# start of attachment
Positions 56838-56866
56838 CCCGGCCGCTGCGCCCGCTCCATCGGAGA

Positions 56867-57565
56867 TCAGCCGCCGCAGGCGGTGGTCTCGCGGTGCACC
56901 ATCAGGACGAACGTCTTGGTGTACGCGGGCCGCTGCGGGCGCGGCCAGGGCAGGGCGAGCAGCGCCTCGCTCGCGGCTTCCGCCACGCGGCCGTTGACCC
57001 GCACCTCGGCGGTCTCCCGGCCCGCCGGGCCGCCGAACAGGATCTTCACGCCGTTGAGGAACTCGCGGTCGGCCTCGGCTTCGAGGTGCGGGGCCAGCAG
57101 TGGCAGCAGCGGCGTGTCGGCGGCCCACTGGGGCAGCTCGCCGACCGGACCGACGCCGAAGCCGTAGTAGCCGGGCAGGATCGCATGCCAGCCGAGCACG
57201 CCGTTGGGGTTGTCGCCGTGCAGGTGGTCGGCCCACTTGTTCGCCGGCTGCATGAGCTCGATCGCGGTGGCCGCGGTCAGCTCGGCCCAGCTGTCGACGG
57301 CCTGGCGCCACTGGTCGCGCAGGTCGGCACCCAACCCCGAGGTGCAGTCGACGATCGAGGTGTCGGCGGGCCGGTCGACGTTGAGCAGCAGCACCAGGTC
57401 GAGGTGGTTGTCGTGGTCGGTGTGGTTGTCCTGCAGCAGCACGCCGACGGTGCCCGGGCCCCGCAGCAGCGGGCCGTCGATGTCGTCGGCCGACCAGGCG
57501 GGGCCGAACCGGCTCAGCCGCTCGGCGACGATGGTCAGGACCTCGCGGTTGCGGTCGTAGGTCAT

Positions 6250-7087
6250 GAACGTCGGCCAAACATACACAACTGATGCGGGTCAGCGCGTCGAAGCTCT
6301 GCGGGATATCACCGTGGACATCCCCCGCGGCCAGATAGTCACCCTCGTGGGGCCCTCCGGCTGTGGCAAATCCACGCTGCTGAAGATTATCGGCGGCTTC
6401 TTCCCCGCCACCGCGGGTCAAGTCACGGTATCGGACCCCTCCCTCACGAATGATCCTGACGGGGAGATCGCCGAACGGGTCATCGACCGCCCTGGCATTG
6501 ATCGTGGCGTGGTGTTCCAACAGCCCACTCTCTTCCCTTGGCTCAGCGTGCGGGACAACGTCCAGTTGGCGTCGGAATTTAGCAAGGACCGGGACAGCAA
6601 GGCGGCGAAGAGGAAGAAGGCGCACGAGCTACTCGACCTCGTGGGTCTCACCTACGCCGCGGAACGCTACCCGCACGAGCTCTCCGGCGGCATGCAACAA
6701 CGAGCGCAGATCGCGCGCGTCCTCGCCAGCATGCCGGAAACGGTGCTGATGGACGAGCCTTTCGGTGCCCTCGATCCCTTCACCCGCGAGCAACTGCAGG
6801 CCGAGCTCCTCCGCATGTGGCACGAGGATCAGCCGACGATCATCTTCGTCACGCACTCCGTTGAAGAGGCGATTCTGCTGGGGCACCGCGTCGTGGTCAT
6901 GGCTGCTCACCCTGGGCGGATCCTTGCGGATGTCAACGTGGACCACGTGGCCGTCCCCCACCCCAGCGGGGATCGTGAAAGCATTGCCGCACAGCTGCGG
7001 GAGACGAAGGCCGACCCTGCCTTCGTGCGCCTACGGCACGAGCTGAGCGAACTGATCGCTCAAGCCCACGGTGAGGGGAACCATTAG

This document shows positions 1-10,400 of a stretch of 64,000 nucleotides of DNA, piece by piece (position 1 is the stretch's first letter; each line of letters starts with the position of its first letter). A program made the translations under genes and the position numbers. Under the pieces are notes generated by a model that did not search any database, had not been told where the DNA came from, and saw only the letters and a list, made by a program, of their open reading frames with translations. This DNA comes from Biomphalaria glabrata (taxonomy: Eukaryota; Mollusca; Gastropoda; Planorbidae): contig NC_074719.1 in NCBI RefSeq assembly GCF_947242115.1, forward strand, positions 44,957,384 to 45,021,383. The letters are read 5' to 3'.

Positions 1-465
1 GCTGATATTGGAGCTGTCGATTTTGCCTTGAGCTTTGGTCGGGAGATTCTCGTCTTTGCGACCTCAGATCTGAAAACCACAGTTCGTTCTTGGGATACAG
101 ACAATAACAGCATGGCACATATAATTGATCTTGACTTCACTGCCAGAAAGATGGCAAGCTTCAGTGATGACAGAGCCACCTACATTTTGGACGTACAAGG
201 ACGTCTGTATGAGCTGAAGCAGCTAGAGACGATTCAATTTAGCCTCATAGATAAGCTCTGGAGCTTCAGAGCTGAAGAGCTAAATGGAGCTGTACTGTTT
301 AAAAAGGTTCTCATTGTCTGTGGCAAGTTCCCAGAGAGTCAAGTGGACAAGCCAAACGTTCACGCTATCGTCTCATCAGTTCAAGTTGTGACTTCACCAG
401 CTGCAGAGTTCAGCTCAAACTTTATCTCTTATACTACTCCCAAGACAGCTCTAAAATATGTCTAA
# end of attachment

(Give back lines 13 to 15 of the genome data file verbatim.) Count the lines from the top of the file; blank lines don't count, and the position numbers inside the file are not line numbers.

6250 GAACGTCGGCCAAACATACACAACTGATGCGGGTCAGCGCGTCGAAGCTCT
6301 GCGGGATATCACCGTGGACATCCCCCGCGGCCAGATAGTCACCCTCGTGGGGCCCTCCGGCTGTGGCAAATCCACGCTGCTGAAGATTATCGGCGGCTTC
6401 TTCCCCGCCACCGCGGGTCAAGTCACGGTATCGGACCCCTCCCTCACGAATGATCCTGACGGGGAGATCGCCGAACGGGTCATCGACCGCCCTGGCATTG